[edit] Female gladiators

Main article: Female gladiator

Female gladiators also existed; The Emperor Domitian liked to stage torchlit fights between dwarves and women, according to Suetonius in "The Twelve Caesars".

A female Roman skeleton unearthed in Southwark, London in 2001 was identified as a female gladiator, but this was solely on the basis that she was an important burial but outside the main cemetery, and had pottery lamps of Anumbis (ie Mercury ie the master of ceremonies) and most experts now believe it to be erroneous. She is now on display at the end of the Roman London section of the Museum of London. This gladiator was the subject of a programme on the UK's Channel Four. [3]

[edit] Dwarf gladiators

As mentioned above in Female gladiators, there were dwarf gladiators, which were not always paired with women, rather usually two or more dwarfs working as a team fighting one or more regular gladiators.

[edit] Emperors as gladiators

Some emperors are said to have entered the arena as gladiators. However, these may be stories made up after their deaths to blacken their names (e.g. Caligula and Commodus), been rigged, or occurred in private as part of an exercise regime (e.g. Hadrian, Titus). Certainly they would have earned ignominy if they had really fought in public, unless they were making some ideological point which has been lost in our sources.

[edit] Gladiators in modern popular culture

[edit] Films and television

Naturally, gladiators feature frequently in many epic films and television series set in this period. These include obvious ones such as Spartacus (1960), Gladiator (2000) starring Russell Crowe and Demetrius and the Gladiators in 1954, as well as Quo Vadis (1951 film) and Rome (TV series).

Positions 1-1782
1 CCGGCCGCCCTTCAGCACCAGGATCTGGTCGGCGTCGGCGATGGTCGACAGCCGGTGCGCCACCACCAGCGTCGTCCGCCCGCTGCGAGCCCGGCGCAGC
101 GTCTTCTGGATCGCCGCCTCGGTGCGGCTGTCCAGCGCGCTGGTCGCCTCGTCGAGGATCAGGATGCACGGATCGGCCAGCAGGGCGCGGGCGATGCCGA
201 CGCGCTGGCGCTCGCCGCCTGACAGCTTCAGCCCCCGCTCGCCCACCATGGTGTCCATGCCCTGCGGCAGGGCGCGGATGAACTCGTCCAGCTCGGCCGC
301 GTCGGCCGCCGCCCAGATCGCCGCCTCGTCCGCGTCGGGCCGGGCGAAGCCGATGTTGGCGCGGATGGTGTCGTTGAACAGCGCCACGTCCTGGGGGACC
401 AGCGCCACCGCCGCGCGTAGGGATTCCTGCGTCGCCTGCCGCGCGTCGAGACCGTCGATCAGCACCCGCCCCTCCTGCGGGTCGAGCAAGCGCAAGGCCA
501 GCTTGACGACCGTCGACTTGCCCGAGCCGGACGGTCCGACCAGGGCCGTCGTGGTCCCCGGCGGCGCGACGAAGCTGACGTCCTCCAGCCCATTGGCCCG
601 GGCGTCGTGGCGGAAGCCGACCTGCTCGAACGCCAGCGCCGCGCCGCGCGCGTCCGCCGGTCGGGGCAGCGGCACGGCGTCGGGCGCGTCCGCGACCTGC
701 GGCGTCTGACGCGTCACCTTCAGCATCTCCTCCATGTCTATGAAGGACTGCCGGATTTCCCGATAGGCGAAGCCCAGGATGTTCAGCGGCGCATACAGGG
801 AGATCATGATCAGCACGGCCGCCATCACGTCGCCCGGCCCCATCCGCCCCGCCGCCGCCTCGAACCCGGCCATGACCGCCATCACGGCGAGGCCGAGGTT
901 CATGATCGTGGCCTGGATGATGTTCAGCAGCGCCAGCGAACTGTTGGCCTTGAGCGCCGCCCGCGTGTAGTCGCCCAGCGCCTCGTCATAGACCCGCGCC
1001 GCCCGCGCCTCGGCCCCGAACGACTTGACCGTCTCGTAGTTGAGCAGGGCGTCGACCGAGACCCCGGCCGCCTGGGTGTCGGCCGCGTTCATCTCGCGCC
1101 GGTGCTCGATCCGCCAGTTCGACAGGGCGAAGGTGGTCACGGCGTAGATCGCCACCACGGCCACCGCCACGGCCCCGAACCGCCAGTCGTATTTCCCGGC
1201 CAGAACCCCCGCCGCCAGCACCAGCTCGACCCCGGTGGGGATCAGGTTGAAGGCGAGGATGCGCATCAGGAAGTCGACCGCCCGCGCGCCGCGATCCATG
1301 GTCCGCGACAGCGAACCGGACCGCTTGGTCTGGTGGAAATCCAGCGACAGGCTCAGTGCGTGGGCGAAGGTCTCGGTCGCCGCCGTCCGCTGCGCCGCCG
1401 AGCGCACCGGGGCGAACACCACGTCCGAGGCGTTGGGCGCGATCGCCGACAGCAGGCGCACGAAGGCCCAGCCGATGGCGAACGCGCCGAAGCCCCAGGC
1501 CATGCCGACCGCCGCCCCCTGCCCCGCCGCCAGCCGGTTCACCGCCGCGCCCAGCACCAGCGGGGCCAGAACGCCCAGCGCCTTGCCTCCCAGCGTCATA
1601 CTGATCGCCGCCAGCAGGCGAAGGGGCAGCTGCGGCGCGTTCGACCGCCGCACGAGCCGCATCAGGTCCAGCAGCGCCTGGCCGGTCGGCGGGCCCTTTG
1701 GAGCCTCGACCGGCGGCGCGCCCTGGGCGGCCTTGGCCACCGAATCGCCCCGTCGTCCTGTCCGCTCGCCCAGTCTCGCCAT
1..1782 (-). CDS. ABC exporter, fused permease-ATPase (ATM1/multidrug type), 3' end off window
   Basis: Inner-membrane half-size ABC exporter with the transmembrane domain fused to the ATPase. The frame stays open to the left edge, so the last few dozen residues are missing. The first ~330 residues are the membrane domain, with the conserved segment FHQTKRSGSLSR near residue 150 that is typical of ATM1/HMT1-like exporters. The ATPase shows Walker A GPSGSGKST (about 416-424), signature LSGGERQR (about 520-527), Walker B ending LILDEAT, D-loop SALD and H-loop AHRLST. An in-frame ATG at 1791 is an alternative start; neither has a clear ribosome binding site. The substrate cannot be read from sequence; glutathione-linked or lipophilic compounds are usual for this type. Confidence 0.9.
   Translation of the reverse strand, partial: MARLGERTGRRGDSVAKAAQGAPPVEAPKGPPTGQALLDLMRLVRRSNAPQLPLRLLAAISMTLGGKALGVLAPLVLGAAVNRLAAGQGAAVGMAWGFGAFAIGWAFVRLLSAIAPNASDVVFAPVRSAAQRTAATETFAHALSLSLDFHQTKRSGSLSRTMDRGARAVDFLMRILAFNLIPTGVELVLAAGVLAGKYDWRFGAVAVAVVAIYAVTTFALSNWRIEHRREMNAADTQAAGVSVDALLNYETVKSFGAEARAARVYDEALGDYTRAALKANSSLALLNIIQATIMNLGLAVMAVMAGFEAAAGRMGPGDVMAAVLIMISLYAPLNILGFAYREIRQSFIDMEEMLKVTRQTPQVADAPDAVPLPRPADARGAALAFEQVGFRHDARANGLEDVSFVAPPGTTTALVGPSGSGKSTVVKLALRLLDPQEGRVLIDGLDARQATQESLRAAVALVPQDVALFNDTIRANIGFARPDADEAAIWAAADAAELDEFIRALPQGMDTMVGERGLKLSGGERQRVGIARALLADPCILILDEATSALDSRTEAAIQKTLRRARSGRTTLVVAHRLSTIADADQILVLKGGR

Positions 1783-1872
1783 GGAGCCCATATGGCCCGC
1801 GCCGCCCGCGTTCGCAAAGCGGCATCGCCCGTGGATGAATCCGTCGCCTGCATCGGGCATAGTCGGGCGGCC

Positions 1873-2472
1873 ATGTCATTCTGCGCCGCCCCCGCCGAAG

[edit] Science fiction and fantasy

Gladiators are sometimes mentioned in science fiction, being depicted in the film The Running Man; as well as the games Battletech, Quake, and Unreal.

[edit] Reality entertainment

For obvious human rights and liability reasons, it has been impossible to revive gladiator fights in the Ancient Roman sense (where the fight concludes with serious bodily injury or death).

In the U.S. during the 1990s, there was a game show called American Gladiators, and around the same time, World Wrestling Entertainment popularized a rather wild style of wrestling which some compared to gladiator combat. However, the competitors on American Gladiators never directly attacked each other but did face the established stadium gladiators, and the WWE fights are openly acknowledged to be staged performances, as opposed to actual competition.

In California, Corcoran State Prison became infamous in 1997 when it was discovered that the guards were staging informal "gladiator" fights with the prisoners (some of which were videotaped). Such fights differ from true gladiator fights in that they were not state-sponsored or approved.

Gladiatorial imagery is also associated with the Ultimate Fighting Championship, whose opening credits in their broadcasts feature a gladiator preparing for battle.

[edit] References

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[edit] See also